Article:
Do we want to continue to concentrate growth in the South East? Do we want European-style denser cities, or for them to sprawl out a bit more? An algorithm can help deliver a vision: but it’s not the same as one.

Neil O’Brien: No, more economic prosperity doesn’t depend on more social liberalism

13 Jul

Neil O’Brien is MP for Harborough.

Danny Finkelstein took issue with Boris Johnson’s idea of “levelling up” in the Times the other day. He reviewed the work of Richard Florida, a thinker dubbed the “patron saint of avocado toast” for highlighting the role of bohemian urbanites in driving economic regeneration.

Danny concludes from his work that, “Social liberalism and economic prosperity go together.” He argues that: “in order to match the success and power of metropolitan areas, non-metropolitan places need to become more… metropolitan.  The problem with the metropolitan “elite” isn’t that there is too much of it. It’s that there aren’t enough members of it, drawn from a wide enough background and living in enough places.”

I hesitate to disagree with one of the smartest columnists on the planet. But economic growth and social liberalism don’t always go together.

What about the Victorians, combining breakneck growth with a religious revival and tightened public morals? What about Japan during their postwar decades of blistering growth and conservative “salaryman” culture? Over the last 70 years, Britain has become more socially liberal as our growth rate has slowed.

Even in Britain today, it’s highly questionable. London is the richest and fastest growing part of the UK.  But where is opposition to homosexuality and pre-marital sex strongest? London. Where is support for censoring offensive speech highest? London.  The capital mixes liberal metropolitan graduates with religious immigrants. Its success is shaped by both.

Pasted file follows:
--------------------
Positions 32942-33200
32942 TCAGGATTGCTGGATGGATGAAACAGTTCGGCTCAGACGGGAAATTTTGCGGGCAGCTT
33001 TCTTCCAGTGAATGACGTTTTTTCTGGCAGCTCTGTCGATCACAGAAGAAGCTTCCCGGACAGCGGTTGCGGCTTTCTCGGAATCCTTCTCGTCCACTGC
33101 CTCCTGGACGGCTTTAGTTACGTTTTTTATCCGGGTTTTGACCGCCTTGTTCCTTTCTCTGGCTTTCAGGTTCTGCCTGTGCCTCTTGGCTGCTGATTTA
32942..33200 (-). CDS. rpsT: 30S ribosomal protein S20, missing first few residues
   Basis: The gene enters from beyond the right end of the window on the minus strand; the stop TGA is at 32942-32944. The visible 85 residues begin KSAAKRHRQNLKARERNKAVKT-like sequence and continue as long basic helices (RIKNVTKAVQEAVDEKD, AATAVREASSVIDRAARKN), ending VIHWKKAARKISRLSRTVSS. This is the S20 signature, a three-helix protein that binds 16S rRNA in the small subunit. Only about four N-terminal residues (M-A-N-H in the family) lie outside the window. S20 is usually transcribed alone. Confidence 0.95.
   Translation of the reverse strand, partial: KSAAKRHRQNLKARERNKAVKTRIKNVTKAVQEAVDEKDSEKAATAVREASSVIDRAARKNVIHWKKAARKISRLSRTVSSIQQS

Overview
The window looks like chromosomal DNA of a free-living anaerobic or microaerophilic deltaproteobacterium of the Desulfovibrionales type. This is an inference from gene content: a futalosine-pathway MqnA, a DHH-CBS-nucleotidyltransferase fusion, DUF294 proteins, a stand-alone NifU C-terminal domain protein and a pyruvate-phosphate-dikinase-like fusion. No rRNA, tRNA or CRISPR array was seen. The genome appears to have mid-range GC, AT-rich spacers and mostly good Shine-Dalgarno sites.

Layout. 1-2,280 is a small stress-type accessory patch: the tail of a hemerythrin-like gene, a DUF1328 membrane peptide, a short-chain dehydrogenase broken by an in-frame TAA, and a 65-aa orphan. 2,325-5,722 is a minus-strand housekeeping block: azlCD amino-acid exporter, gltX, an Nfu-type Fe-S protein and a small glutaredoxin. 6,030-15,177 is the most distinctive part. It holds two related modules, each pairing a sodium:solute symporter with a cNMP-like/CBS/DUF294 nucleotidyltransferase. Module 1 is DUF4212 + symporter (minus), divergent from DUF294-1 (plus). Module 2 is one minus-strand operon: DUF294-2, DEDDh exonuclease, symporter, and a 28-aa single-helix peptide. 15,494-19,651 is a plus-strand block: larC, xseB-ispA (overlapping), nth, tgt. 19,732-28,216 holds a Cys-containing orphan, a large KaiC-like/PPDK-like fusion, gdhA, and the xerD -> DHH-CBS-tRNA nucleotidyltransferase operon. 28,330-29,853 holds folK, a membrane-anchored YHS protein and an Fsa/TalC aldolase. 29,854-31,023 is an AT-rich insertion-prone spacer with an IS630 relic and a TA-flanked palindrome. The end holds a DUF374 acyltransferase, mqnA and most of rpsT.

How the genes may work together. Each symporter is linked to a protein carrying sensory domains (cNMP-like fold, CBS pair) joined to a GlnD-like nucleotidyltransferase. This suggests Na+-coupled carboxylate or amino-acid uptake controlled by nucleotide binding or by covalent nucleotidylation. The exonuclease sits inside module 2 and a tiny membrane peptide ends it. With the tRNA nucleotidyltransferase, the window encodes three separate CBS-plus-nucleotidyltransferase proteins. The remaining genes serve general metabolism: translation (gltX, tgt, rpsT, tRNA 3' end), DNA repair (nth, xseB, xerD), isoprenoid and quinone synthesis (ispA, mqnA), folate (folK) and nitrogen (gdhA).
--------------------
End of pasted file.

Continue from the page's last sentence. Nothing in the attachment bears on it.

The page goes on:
Danny’s other argument has more important implications. Is it really the case other places must emulate London to succeed? Like other capital cities across Europe, London has grown faster than the rest of the country since the 1980s. The shift to an economy based on “office jobs” over has favoured the centres of larger cities.

But we shouldn’t get too carried away by the idea that hipster-powered megacities are sweeping all before them. For starters, there are successes elsewhere. Cheshire has high tech in a rural setting, with productivity and wages above the national average.  Milton Keynes likewise, because it’s easy to build there. Productivity in Preston has grown faster than average because it’s a transport hub with advanced manufacturing.

On the surface, large cities outside London have done well.  Since 1997, our 16 largest cities grew their GDP faster than their surrounding areas: Leeds grew faster than West Yorkshire, Manchester faster than Greater Manchester, and so on.

But on average, those cities saw also slower growth in income per head than their surrounding areas. In other words, people became more likely to work in city centres, but that growth was fuelled by people commuting in from smaller places around them. Their growth has been powered more by smalltown commuters than flat-cap wearing uber-boheminans.

It’s right that there are cities outside London that have things in common with it, and might benefit from similar investments. Lawyers in London will soon get Crossrail. So why have lawyers in Leeds waited 20 years for a tram?

But too often Richard Florida’s work leads politicians to focus on shiny cultural facilities. A cool art gallery in West Brom.  A national museum of pop music in Sheffield. It’s not just that these projects flop and close. It’s that they distract from two bigger issues.

First, most people aren’t graduates – so we need a plan to raise their productivity and wages too.

Second, places outside urban centres are perfectly capable of attracting high-skill, high income people – with the right policies.